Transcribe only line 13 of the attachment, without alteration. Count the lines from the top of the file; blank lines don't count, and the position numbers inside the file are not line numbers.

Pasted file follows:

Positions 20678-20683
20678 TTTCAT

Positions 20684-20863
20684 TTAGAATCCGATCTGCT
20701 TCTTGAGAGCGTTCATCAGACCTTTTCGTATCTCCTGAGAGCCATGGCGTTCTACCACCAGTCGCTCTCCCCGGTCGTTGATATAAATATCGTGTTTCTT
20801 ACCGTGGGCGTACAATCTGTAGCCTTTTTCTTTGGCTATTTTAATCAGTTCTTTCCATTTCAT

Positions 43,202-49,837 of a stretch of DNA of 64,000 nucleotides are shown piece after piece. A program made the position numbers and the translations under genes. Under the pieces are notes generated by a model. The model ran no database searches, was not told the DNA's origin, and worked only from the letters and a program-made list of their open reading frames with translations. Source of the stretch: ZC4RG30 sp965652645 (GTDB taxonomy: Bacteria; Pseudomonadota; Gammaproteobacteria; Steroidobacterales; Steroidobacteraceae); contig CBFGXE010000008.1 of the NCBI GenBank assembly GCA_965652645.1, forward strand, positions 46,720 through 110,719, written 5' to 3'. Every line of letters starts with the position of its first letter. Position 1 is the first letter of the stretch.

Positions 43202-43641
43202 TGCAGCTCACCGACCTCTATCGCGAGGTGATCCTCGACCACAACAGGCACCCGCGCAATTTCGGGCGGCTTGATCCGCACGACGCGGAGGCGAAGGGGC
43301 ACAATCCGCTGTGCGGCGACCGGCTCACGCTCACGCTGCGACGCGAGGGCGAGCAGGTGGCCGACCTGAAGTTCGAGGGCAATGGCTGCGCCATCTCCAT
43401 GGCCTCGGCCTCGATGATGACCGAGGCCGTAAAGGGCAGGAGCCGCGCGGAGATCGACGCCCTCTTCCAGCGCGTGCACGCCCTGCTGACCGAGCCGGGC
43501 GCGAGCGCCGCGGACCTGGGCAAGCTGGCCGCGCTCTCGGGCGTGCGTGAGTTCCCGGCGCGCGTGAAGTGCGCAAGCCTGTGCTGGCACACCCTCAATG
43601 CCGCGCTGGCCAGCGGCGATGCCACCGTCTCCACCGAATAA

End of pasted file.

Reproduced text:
43601 CCGCGCTGGCCAGCGGCGATGCCACCGTCTCCACCGAATAA